coder.by(<3) // blog

I help distributed teams to develop great software and enjoy the process.

by Markus Tacker, a freelance software craftsman from Offenbach, Germany.

Bring your inexperience to a conference

In August there will be the 7th International Software Craft and Testing Conference in Soltau, Germany. For me, the SoCraTes is the most important event in my profession every year, because I get to so see so many inspiring people.

But it’s not only the high concentration of incredibly skilled professionals that gather in this remote location in northern Germany that provides so much value to me.

It’s the Newbies as well.

It might not be obvious to you as a first-time attendee or if you are new to the field of professional software development: you have something to contribute, too!

Since 2016, tickets for the SoCraTes are raffled and this provides a much higher influx of participants which haven’t attended any conference before that focuses on software as a craft. If you are one of those, I’d like to encourage you to offer a session, ask for support on a topic (this is called a pull session), and not to hesitate to offer your opinion during other sessions.

Because your are adding value, even by asking a question!

Your How? questions are making us better teachers. Being a Software Craftsperson one of the most important goals is to become great at explaining the value of certain behaviour or technique. Because we loathe dogmatic application of “best practices” but strive for developing an understanding of the underlying principles of software development, so we can find the best solution for a problem, not the most obvious one. We can’t expect this from our peers, if we fail to explain it to them.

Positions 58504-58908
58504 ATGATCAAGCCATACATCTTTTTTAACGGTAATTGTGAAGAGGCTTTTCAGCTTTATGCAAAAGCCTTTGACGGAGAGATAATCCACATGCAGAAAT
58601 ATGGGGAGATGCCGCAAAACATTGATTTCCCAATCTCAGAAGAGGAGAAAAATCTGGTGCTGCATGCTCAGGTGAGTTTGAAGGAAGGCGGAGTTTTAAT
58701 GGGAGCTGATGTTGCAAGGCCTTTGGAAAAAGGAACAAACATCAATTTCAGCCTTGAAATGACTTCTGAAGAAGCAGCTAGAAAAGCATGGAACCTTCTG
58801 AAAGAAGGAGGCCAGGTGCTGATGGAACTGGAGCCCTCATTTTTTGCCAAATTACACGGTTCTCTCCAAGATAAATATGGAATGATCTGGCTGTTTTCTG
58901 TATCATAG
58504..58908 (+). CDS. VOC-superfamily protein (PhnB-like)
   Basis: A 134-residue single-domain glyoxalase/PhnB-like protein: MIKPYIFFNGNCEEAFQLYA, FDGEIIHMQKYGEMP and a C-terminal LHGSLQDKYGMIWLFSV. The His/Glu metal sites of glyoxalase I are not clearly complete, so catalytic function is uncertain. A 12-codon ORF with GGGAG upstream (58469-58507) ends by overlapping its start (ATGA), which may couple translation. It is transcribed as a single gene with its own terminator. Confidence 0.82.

Your Why? questions are making us more effective. There are many biases that favor repeating decisions that have worked in the past, but in a chaotic market this strategy of our mind is not always a good fit. Being confronted with an honest question about the reasons for a certain decision forces us the make our oftentimes only implicitly known reasons and assumptions that lead to that decision explicit. It’s very helpful to shake one’s belief system openly once in a while, because we are then challenged to do this honestly.

You get to do all what’s mentioned above (offering knowledge, asking questions, challenging decisions) in a safe environment which is very unique to the Software Craft Community: everybody understands that there is never only one good solution to a problem, because in Software everything depends. Therefore you will never hear someone dismissing an idea as wrong, even if their own idea about it is highly controversial to what they are presented.

They will offer their advice and experience in a non judgemental way. And that’s why the SoCraTes and this community is awesome for Software Craftspeople of every skill level.

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